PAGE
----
Dewatering Mining is the removal of ground water in conjunction with mining operations, particularly open-pit mining when the excavation has penetrated below the ground-water table. Such operations may include extensive ground-water removal and, if extensive enough and if not re-injected into the groundwater, these discharges may alter surface water (stream) flows and lead to the creation of lakes and wetland areas. As such water removals only last so long as the mine is in operation, eventually surface water impacts, if present, will be eliminated, consequently jeopardizing surface water uses, such as irrigation, livestock, wildlife, or riparian habitat that may have become dependent upon the continuation of these temporary flows. Also, when the mine dewatering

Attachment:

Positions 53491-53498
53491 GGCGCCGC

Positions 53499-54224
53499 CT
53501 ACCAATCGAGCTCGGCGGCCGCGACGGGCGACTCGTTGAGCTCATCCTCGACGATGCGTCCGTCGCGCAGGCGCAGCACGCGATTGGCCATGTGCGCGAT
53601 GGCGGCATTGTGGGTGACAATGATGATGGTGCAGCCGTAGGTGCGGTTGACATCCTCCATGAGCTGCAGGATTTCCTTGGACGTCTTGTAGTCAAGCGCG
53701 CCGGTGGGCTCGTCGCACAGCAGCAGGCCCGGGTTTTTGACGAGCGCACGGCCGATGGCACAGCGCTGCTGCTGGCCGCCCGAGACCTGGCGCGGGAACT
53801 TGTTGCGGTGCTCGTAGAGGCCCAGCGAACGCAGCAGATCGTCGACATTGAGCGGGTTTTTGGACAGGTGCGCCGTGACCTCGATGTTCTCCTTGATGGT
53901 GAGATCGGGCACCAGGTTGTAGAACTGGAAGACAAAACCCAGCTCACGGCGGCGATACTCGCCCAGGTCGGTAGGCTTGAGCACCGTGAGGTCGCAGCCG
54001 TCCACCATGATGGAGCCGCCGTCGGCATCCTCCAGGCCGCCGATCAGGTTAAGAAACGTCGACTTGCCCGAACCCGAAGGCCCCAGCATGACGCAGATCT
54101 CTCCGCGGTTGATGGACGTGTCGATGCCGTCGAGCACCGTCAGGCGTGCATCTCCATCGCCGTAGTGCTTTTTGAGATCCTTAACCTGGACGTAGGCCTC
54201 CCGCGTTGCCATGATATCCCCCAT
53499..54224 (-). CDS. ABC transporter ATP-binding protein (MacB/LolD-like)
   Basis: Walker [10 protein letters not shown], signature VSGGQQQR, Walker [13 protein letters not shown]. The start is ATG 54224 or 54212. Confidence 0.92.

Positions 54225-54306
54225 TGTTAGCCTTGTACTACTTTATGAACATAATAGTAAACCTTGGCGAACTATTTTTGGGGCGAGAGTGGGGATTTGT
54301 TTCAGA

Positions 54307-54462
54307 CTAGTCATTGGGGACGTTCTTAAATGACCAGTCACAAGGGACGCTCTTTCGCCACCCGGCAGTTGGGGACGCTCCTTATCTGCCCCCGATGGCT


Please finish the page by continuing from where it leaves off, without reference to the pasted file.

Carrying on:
Breakthrough methods also involve the mining of drives into aquifers but in a more controlled manner than in simple drainage. In this instance drives are mined directly into aquifers utilising watertight doors or puddle pipes to protect the main mine workings.